Glenn Beck however continues embarrassing himself by citing a wave of support for his opposition to treating Faisal Shahzad as a terrorist, instead demanding that he receive what Beck mistakenly thinks are his Constitutional rights. Unsurprisingly the support comes from the likes of Rachel Maddow and Jon Stewart. When your support is coming from the far left, maybe it's time to reconsider.

Or not. Since Beck still keeps insisting that Miranda is a Constitutional right, rather than a decision by an activist judiciary which claimed that being interrogated by police is the equivalent of being forced to testify against yourself.

I already went into this in some detail in a previous article, The Constitution and the Times Square Car Bomber

The Miranda Warning that Beck insists is in the Constitution is based on a similarly spurious reading which made the leap to arguing that questioning a suspect without informing him of his rights, such as the aforementioned Ernesto Arturo Miranda, a serial rapist, was the equivalent of denying him those rights. The court's argument in Miranda was that being taken into custody is so intimidating that it is essentially a form of compulsory self-incrimination.

For Beck to argue that a failure to Mirandize "shreds the Constitution" would mean that he seriously believes that the Constitution had been shredded all along until 1966 when Earl Warren fixed it by adding the requirement of a Miranda Warning. This is a belief widely held on the liberal side of the aisle, but I don't think Beck believes that. He is simply following the widely held liberal indoctrination which treats the rulings made through Judicial Activism as equivalent to the actual text of the Constitution.

Someone who does not understand the difference between the authentic text of the Constitution and the decisions of the Warren Court needs to put away the blackboard and do some serious reading.

Meanwhile though we've got a mosque coming near Ground Zero. To open on the anniversary of September 11. The last time they bombed us. Now they'll put up a monument to the triumph of Islam.

Steyn says it best

As for the idea that America has become fanatically "Islamophobic" since Sept. 11, au contraire: Were the United States even mildly "Islamophobic," it would have curtailed Muslim immigration, or at least subjected immigrants from Pakistan, Yemen and a handful of other hotbeds to an additional level of screening. Instead, Muslim immigration to the West has accelerated in the past nine years, and, as the case of Faisal Shahzad demonstrates, being investigated by terrorism task forces is no obstacle to breezing through your U.S. citizenship application. An "Islamophobic" United States might have pondered whether the more extreme elements of self-segregation were compatible with participation in a pluralist society. Instead, President Obama makes fawning speeches boasting that he supports the rights of women to be "covered" - rather than the rights of the ever-lengthening numbers of European and North American Muslim women beaten, brutalized and murdered for not wanting to be covered. The U.S. is so un-Islamophobic that a 13-story mosque is being built at ground zero - on the site of an old Burlington Coat Factory damaged by airplane debris that Tuesday morning in 2001.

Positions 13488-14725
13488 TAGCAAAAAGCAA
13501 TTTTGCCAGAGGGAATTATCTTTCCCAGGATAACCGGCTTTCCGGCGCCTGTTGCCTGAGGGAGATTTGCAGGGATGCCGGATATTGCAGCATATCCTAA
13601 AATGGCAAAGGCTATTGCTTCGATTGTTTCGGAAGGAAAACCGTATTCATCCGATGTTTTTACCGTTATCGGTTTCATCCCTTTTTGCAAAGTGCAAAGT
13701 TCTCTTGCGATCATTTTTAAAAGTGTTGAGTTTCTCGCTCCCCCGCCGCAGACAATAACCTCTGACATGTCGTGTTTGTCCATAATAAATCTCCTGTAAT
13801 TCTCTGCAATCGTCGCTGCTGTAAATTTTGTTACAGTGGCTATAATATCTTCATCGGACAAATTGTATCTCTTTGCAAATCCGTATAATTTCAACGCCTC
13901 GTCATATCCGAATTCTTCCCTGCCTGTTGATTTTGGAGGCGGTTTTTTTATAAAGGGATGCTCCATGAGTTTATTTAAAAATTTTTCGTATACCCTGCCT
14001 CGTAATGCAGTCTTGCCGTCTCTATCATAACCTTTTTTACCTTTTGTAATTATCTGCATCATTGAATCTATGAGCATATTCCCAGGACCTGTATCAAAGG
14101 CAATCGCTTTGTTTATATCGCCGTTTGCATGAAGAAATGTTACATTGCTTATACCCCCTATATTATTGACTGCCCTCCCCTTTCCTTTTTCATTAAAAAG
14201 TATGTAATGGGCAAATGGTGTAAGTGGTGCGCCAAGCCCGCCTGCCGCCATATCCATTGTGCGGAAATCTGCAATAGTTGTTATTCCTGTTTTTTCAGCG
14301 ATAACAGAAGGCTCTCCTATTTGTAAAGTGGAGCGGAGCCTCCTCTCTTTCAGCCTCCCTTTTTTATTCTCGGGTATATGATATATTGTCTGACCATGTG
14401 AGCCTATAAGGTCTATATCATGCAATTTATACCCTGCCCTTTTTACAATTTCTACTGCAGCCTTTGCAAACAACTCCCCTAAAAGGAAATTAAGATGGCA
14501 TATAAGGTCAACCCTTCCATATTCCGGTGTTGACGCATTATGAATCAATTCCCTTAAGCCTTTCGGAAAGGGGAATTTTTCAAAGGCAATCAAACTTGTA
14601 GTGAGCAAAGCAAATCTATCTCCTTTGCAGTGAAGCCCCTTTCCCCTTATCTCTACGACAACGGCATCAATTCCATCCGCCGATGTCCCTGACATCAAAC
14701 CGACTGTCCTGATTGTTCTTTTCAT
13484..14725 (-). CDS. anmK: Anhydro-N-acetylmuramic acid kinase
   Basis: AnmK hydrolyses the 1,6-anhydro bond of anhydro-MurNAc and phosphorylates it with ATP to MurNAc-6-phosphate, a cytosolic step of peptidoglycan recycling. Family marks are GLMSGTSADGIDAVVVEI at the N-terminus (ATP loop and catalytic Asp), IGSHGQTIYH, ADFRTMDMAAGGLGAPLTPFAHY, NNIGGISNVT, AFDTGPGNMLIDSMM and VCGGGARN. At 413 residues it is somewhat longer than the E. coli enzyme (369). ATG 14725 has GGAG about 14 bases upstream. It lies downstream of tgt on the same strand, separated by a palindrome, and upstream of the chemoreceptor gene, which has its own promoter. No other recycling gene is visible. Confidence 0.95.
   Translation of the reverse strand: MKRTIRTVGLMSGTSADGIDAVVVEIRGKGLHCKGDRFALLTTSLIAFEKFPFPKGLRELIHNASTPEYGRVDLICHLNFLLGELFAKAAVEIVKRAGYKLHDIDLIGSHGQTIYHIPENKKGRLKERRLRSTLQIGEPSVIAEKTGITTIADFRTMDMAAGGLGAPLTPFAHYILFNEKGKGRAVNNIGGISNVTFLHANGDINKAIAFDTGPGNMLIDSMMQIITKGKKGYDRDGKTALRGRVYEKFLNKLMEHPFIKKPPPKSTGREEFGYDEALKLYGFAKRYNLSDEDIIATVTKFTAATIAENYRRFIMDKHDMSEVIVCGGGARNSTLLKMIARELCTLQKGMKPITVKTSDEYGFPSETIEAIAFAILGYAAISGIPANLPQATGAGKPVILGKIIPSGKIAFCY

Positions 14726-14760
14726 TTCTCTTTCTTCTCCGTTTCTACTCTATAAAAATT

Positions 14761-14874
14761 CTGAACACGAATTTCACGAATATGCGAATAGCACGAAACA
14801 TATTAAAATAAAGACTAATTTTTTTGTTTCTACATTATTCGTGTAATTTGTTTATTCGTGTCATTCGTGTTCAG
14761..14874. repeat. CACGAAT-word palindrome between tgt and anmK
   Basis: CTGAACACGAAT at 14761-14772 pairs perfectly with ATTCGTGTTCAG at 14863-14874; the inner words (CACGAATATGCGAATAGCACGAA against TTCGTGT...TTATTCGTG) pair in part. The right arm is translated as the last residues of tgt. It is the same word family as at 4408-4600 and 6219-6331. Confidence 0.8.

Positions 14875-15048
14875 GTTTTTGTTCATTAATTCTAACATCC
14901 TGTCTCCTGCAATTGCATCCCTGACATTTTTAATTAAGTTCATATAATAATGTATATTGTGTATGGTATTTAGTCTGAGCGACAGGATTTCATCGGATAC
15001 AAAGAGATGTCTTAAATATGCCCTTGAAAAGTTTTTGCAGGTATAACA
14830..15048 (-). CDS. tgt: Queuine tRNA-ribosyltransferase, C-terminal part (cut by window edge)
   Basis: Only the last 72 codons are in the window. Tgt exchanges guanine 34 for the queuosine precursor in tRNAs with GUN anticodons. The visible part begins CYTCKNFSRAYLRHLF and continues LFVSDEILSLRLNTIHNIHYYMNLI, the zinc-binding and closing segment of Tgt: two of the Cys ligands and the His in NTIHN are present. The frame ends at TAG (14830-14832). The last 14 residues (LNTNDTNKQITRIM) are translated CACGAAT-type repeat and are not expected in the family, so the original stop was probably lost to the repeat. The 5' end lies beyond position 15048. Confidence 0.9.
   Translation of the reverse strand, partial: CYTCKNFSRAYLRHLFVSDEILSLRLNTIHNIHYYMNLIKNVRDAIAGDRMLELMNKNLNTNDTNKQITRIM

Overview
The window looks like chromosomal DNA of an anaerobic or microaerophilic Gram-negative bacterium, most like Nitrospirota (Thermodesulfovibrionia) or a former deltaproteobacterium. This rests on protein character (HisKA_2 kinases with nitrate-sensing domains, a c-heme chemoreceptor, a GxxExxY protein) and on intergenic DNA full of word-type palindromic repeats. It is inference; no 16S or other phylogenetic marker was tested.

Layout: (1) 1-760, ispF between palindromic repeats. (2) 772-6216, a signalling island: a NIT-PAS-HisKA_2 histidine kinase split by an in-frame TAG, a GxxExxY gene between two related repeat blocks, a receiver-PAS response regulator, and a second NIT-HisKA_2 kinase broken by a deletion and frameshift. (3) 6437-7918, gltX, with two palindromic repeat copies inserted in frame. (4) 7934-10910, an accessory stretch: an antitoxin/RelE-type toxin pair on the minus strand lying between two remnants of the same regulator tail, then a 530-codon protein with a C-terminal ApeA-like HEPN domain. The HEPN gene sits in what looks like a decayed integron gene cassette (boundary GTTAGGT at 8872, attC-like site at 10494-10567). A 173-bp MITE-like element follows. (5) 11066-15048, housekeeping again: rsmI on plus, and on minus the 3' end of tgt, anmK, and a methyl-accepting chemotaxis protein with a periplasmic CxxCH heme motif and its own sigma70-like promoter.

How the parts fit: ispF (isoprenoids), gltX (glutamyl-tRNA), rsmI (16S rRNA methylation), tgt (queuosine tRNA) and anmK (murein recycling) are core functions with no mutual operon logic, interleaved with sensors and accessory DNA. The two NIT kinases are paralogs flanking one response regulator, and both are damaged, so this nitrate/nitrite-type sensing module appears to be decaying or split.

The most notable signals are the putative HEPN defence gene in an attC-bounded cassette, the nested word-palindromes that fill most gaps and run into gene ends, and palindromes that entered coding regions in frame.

So, in the ruins of a building reduced to rubble in the name of Islam, a temple to Islam will arise.

And, whenever the marshmallow illusions are momentarily discombobulated, the entire political-media class rushes forward to tell us that the thwarted killer was a "lone wolf," an "isolated extremist." According to Mr. Bloomberg a day or two before Mr. Shahzad's arrest, the most likely culprit "maybe" was "someone ... that doesn't like the health care bill or something." Even after Mr. Shahzad's arrest, Associated Press, CNN and The Washington Post attached huge significance to the problems the young jihadist had had keeping up his mortgage payments. Subprime terrorism is a far greater threat to the United States than anything to do with certain words beginning with I and ending in slam.

Given the demographic advance of Islam in Europe, the de jure advance of Shariah in Europe (the Geert Wilders blasphemy trial) and de facto in America (Comedy Central's and Yale University Press' submission to Islamic proscriptions on representations of Muhammad), you wonder why excitable types like Faisal Shahzad are so eager to jump the gun. The Islamization of the West proceeds apace; why draw attention to it and risk a backlash?